|Project PROVICTIMS: the role of the public prosecution in the promotion of victims’ rights is a project co-funded by the Justice Programme of the European Union. The project’s main objective is improving the capacity of public prosecution services in addressing and ensuring the enjoyment of victims’ rights. If you wish to know more about the project and the partnership, read PROVICTIMS’ Newsletter Issue #1. To know more about the previous project’s activities, read PROVICTIMS’ Newsletter Issue #2.
Visit to Dublin
The PROVICTIMS team visited Dublin, Ireland, on the 14th and 15th of November. The visit was organised and hosted by the Irish Council for Civil Liberties, one of the partner organisations of the project.
The two-day visit to the city comprised three different activities which were co-organised by ICCL and the Portuguese Association for Victim Support (APAV): the third partners meeting, a technical visit to the Criminal Court of Justice of Dublin and a workshop.
Third partners' meeting
The first activity to take place was the third partners meeting. The meeting was held in the headquarters of Transgender Equality Network Ireland (TENI) to which we would like to express our gratitude for opening their doors and welcoming the PROVICTIMS’s team.
During the meeting, the team discussed the project’s implementation and focused on the future activities, such as the development of the final report, the dissemination activities and the final conference.
After the partners’ meeting, the project’s team visited the Criminal Court of Justice of Dublin. There, the team had the opportunity to attended court hearings, allowing the participants to see a courtroom, to understand who the different legal actors in Irish criminal proceedings are and to meet and briefly discuss with some of these legal actors, namely public prosecutors and lawyers.
The project team also had the chance to visit a court room where court staff explained and demonstrated two protection measures used in some Criminal Court of Justice’s hearings: the screen and video-link.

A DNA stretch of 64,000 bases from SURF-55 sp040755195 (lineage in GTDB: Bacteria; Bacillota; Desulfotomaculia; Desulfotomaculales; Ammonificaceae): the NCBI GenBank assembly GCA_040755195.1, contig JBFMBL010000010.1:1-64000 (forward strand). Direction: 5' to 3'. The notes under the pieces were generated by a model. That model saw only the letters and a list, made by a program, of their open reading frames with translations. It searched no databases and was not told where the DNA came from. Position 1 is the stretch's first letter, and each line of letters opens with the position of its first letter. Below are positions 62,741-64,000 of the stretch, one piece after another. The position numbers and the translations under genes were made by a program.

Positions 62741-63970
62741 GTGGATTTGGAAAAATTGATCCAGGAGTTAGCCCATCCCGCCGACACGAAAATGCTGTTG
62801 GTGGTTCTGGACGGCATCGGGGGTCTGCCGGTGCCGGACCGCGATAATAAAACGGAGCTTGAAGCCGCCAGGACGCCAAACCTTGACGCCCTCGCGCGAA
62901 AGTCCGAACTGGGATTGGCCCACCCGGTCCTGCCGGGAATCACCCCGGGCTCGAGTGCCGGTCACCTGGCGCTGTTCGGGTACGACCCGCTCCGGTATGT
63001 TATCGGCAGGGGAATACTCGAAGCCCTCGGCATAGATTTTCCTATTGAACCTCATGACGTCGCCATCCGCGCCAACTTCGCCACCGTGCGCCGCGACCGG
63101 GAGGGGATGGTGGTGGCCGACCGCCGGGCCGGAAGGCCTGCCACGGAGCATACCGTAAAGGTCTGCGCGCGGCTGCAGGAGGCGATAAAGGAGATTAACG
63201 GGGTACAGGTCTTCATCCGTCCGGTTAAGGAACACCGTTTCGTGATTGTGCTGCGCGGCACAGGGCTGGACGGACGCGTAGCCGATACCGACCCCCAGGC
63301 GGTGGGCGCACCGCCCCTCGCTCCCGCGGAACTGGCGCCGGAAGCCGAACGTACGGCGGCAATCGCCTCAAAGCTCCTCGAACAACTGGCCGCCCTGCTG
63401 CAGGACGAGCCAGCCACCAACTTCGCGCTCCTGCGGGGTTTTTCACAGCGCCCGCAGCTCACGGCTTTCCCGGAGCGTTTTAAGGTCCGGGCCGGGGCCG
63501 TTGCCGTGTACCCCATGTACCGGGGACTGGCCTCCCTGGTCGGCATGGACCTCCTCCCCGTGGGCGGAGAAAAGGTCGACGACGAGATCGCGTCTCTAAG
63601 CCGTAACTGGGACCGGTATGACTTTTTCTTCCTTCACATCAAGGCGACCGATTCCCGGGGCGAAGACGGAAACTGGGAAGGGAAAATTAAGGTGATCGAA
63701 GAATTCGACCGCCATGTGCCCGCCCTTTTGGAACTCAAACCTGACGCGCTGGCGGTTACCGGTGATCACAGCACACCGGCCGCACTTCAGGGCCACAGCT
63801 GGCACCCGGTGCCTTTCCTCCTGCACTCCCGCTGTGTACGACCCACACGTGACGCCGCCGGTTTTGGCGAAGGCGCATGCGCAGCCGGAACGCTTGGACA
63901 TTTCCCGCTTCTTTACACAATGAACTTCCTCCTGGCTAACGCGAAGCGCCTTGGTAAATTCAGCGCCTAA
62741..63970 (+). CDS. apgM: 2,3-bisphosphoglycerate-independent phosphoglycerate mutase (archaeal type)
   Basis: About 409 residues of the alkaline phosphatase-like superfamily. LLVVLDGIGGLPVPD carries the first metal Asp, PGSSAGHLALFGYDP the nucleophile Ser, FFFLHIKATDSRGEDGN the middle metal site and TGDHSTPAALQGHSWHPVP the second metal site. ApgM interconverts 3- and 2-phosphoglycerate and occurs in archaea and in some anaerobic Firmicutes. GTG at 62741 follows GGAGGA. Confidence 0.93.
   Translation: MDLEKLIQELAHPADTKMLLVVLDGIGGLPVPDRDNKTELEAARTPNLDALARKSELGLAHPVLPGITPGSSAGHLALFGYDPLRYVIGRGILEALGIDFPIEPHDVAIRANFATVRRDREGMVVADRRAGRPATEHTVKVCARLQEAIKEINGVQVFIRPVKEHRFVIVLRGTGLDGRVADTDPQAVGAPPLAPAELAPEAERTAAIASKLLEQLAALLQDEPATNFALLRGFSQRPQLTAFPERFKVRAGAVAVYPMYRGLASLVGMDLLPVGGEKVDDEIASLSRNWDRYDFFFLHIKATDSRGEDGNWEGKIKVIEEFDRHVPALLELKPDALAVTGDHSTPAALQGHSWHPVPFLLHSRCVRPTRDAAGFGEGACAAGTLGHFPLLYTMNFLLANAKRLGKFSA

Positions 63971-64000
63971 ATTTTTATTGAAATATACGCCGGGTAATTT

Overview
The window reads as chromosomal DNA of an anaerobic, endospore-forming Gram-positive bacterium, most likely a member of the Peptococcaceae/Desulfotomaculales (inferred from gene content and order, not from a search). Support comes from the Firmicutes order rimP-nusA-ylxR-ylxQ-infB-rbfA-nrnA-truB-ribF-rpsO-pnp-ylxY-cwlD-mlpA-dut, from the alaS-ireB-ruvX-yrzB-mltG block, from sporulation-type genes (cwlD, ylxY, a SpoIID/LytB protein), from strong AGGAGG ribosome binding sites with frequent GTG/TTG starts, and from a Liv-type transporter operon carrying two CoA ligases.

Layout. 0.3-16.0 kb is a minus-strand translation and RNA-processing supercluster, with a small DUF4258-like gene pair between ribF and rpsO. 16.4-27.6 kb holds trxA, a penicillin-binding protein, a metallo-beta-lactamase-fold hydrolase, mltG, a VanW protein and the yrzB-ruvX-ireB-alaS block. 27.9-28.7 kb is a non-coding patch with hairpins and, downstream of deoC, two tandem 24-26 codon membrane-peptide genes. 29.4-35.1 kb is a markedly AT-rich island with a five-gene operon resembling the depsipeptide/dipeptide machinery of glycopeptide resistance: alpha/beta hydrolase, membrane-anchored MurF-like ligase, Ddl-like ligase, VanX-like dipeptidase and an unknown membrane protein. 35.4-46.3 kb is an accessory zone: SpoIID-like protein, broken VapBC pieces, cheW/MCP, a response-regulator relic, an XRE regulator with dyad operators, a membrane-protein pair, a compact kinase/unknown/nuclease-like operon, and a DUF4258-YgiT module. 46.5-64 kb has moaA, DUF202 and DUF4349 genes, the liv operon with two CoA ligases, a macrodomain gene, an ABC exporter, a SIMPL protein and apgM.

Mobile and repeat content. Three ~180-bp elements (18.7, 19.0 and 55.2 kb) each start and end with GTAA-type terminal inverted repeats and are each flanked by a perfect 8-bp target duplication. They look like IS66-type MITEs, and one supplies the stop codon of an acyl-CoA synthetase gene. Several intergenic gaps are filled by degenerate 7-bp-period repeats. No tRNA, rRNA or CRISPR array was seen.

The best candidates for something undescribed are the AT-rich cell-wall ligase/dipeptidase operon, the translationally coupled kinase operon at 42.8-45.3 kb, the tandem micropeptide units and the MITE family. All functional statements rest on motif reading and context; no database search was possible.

The screen is a portable screen that is assembled between the witness’s seat and the defendant’s seat. The aim of the screen is that the victim does not see, and is not visible to the defendant when giving his/her statement, while being visible to everyone one else in the court room, namely the judge, the defendant’s lawyers, the public prosecutors’ team, the judicial staff and the jury if there is one. For the screen to be used in a court session, the witness must make a formal request to the judge before trial. Nevertheless, until the visit’s date, this measure had only been applied in two cases because, usually, when the witnesses/victims are especially vulnerable or a child, a video-link is used.
The video-link consists in the live-transmitted statement of a child witness/victim or a especially vulnerable witness/victim. The witness/victim stands in a specially designed room where he/she can sit in front of a camera and a screen. Through the screen the witness/victim sees the court room and through the camera he/she is tapped. Multiple screens and speakers in the court room allow the witness/victim to be seen by all legal actors present at the room. Using the video-link, the witness/victim provides his/her statement, the judge, public prosecutors and the defendant’s lawyers can pose questions while the witness/victim is not obliged to be confronted with the defendant.